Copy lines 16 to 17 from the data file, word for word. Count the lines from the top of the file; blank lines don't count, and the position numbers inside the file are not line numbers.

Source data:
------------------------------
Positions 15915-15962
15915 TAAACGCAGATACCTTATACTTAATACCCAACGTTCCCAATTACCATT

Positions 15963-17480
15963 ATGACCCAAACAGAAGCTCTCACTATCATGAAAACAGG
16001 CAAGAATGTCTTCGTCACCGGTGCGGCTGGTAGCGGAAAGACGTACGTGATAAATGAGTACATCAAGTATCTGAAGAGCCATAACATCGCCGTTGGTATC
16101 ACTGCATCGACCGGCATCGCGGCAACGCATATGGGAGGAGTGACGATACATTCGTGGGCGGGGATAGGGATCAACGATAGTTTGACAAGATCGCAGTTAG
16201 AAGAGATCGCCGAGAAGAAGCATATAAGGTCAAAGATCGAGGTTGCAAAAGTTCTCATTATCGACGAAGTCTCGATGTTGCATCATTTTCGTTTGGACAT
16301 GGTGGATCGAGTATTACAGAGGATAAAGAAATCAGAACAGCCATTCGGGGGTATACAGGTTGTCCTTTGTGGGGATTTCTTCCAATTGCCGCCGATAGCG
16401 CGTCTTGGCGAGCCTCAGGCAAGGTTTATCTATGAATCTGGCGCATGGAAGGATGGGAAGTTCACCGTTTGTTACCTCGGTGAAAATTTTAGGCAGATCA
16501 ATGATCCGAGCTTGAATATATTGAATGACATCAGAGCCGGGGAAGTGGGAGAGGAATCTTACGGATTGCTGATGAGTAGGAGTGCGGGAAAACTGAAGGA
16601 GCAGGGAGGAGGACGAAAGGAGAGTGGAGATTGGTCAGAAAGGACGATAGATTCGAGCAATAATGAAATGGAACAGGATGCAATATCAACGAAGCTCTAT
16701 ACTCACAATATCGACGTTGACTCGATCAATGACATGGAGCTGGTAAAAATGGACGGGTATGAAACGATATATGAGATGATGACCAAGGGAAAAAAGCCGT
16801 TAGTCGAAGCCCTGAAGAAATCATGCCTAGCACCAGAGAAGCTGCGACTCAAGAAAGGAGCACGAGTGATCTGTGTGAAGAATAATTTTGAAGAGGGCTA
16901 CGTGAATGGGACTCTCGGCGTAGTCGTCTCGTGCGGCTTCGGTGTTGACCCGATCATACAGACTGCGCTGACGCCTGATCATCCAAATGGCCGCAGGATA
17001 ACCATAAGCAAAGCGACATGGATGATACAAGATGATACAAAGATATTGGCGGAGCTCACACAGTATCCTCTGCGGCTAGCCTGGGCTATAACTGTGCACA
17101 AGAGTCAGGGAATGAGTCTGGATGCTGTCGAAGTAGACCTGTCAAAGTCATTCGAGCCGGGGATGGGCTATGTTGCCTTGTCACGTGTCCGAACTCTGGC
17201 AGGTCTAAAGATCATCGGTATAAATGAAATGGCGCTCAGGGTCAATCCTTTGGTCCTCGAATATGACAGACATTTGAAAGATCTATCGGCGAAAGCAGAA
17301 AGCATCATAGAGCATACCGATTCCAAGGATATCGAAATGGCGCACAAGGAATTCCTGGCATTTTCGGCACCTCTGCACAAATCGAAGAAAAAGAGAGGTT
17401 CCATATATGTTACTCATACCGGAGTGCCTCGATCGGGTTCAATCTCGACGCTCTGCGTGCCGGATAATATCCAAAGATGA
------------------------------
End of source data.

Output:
17101 AGAGTCAGGGAATGAGTCTGGATGCTGTCGAAGTAGACCTGTCAAAGTCATTCGAGCCGGGGATGGGCTATGTTGCCTTGTCACGTGTCCGAACTCTGGC
17201 AGGTCTAAAGATCATCGGTATAAATGAAATGGCGCTCAGGGTCAATCCTTTGGTCCTCGAATATGACAGACATTTGAAAGATCTATCGGCGAAAGCAGAA